In order for fungal diseases to strike, three factors must be in play: disease pathogens, weather conditions that favor disease development, and susceptible lawn grasses. Without all three factors present, grasses keep the upper hand. While you can’t control the weather, you can recognize fungal threats, learn how to identify lawn and grass diseases, and take action.

Active fungal disease usually occurs in times of stress, which vary according to grass growing regions. For example, warm- season grasses are hit when abnormally cool temperatures slow their growth; cool- season grasses are most vulnerable under warmer than normal conditions. Excessive rain, drought and overcast skies all impact your lawn’s ability to fight back. 

You can identify the following common fungal lawn and grass diseases for warm- and cool-season grasses with the lawn and grass disease tips that follow:


Red thread is a turf-grass disease that is commonly caused by low levels of nitrogen in your soil or environmental stress. Red thread is a growth of the fungus Laetisaria fuciformis. When it appears, you will notice, red thread-like branches, sometimes compared to antlers. The grass is usually tan or light brown beneath the red thread growths.


Fairy Ring is caused by a fungus found in soils called basidiomycetes and may affects many lawns. Your fairy ring may appear in the form of dark green grass growing in a circular pattern, mushrooms may also grow as a result of this fungal growth and are a clear indicator of the fairy ring fungus on your property.


Brown Patch lawn disease is a common fungus that can infect a variety of common turf-grasses and cause brown patches on your lawn. These Brown Patch thrives when the weather is hot and humidity is  high during the summer months.  

If you are seeing spotting on your leaf blades—which may eventually bleed together to turn the entire leaf brown— it is safe to suspect that  Brown Patch is invading your lawn.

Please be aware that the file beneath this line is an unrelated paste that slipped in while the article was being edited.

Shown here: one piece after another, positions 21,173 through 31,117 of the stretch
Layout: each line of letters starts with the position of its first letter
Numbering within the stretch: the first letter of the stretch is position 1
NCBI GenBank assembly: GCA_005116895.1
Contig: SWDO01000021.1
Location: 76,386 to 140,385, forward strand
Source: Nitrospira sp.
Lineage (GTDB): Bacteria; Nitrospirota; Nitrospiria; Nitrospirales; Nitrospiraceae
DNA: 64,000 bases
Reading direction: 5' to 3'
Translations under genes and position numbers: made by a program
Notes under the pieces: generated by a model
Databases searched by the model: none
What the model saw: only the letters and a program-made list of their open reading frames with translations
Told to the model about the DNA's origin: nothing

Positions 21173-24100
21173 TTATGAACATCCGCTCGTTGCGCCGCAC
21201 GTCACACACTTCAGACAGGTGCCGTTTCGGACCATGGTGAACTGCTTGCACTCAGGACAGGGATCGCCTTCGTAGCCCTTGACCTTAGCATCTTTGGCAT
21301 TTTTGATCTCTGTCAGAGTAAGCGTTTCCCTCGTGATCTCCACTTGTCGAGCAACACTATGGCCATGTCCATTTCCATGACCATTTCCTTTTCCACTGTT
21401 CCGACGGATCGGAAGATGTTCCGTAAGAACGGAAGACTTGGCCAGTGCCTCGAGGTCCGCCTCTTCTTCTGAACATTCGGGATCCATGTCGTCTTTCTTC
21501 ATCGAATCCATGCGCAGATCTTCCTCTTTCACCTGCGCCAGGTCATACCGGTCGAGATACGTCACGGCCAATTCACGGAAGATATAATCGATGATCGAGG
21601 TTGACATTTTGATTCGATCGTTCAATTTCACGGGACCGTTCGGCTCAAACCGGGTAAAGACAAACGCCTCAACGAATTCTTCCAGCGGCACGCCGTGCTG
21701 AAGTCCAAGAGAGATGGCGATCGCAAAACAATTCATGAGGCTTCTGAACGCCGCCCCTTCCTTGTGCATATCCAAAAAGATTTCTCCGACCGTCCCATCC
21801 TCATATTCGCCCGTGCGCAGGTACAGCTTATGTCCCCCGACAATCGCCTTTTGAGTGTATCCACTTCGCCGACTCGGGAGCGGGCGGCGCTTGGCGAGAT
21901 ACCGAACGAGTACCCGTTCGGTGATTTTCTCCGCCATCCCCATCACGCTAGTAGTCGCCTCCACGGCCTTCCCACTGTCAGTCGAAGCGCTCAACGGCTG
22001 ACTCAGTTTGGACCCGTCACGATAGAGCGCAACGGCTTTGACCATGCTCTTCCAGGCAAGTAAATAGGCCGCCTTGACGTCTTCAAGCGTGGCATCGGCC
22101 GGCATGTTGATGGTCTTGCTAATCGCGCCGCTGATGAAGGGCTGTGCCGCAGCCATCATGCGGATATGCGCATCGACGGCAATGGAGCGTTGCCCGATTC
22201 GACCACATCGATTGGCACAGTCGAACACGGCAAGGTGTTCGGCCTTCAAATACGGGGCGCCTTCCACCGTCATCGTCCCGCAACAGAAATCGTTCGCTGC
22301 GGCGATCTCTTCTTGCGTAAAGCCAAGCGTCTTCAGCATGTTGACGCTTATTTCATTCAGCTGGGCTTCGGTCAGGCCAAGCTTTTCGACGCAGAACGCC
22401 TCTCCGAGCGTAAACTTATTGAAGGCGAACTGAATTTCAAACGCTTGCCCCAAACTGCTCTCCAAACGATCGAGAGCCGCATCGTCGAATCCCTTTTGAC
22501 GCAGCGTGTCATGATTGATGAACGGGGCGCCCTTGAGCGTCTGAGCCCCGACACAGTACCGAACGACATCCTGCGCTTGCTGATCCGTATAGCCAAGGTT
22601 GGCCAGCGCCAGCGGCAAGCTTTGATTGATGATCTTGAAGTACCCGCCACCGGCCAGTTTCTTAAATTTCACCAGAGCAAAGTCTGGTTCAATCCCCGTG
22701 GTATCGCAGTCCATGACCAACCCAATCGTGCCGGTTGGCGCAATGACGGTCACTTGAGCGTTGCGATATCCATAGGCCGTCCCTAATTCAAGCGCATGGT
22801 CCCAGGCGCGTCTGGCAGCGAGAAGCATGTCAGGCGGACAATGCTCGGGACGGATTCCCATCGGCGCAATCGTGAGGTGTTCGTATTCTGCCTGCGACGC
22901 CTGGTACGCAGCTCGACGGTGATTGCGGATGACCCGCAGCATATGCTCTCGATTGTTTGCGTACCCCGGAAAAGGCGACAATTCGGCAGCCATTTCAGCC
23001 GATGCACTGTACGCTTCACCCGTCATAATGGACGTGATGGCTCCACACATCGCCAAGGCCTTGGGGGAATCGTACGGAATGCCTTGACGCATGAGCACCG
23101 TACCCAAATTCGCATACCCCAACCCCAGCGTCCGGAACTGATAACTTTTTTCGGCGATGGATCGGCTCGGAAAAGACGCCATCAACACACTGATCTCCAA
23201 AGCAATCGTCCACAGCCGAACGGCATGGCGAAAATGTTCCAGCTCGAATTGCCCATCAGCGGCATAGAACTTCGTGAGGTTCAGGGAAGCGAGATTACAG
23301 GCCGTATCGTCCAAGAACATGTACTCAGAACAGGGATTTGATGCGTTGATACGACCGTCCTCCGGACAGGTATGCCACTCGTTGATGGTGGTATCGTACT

Dollar spot, a lawn disease that affects a wide range of turf-grasses throughout the majority of the year, is a particularly subtle lawn fungus that can make your beloved turf have unsightly patches throughout. 

As brown patch progresses through your lawn, areas may bleed into each other to form large, irregular discolored spots that can become several feet in diameter. Each affected leaf blade will show a distinct pattern of straw-colored, tan bands often with reddish-brown margins above and below each band.


If your lawn has suddenly lost its vibrancy, it’s likely because your turf is under attack by a fungal disease. Among the many lawn diseases that homeowners should be aware of is gray leaf spot (Pyricularia grisea). This condition is known for the oblong spots it creates on the leaves of grass.

If you suspect gray leaf spot you will need to examine your blades for oval spots that appears on the surface of a grass blade. This spot is typically tan in color with a dark brown border. 

When these spots are exposed to high humidity or wet conditions, the oblong leaf spots will become gray and fuzzy with increased sporulation growth. This disease will soon expand across the entire grass leaf, resulting in lawn death.


Grass rust is a common visitor to lawns beginning in August and continuing through the fall months. Grass rust gives your lawn a yellowish-orange to reddish-brown appearance. A bad case of it can make your entire lawn look off-color. Look closely and you’ll see tiny pustules on individual grass leaves. 


Pythium is a common mold found in the soil that causes many different turfgrass diseases. Pythium blight, on the other hand, occurs when the pathogen attacks the turfgrass tissue. However, when the roots and crowns are affected, the disease is called Pythium root rot. 


Living in Utah you may experience this problem with your lawn from time to time in the spring as patches of discolored grass, either straw-colored or matted with a white or pinkish web-like coating start to appear in early spring. As the snow cover begins to melt you may notice snow mold and  it may continue to thrive and spread as long as the weather is cool and damp. There is good news!  These discolored spots may begin to shrink as the weather becomes hot and dry, but in rare years that are cool and wet, the spots may contiune through the summer and into the fall.